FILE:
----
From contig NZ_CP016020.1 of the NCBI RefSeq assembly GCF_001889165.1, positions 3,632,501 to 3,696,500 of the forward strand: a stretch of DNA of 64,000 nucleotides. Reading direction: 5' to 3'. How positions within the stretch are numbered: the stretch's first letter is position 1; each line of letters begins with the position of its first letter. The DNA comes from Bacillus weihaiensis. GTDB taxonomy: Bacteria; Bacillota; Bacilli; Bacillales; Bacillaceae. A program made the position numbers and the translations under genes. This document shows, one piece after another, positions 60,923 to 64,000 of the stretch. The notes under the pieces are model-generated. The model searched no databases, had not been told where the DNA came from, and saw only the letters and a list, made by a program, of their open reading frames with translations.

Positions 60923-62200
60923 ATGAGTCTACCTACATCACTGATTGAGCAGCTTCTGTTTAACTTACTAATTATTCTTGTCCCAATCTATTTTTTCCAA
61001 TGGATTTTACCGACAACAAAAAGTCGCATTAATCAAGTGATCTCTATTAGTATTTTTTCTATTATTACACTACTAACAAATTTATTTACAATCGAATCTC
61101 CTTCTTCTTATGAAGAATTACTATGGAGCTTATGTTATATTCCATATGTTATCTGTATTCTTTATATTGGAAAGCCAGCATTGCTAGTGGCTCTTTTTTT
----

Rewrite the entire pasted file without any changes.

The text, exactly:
From contig NZ_CP016020.1 of the NCBI RefSeq assembly GCF_001889165.1, positions 3,632,501 to 3,696,500 of the forward strand: a stretch of DNA of 64,000 nucleotides. Reading direction: 5' to 3'. How positions within the stretch are numbered: the stretch's first letter is position 1; each line of letters begins with the position of its first letter. The DNA comes from Bacillus weihaiensis. GTDB taxonomy: Bacteria; Bacillota; Bacilli; Bacillales; Bacillaceae. A program made the position numbers and the translations under genes. This document shows, one piece after another, positions 60,923 to 64,000 of the stretch. The notes under the pieces are model-generated. The model searched no databases, had not been told where the DNA came from, and saw only the letters and a list, made by a program, of their open reading frames with translations.

Positions 60923-62200
60923 ATGAGTCTACCTACATCACTGATTGAGCAGCTTCTGTTTAACTTACTAATTATTCTTGTCCCAATCTATTTTTTCCAA
61001 TGGATTTTACCGACAACAAAAAGTCGCATTAATCAAGTGATCTCTATTAGTATTTTTTCTATTATTACACTACTAACAAATTTATTTACAATCGAATCTC
61101 CTTCTTCTTATGAAGAATTACTATGGAGCTTATGTTATATTCCATATGTTATCTGTATTCTTTATATTGGAAAGCCAGCATTGCTAGTGGCTCTTTTTTT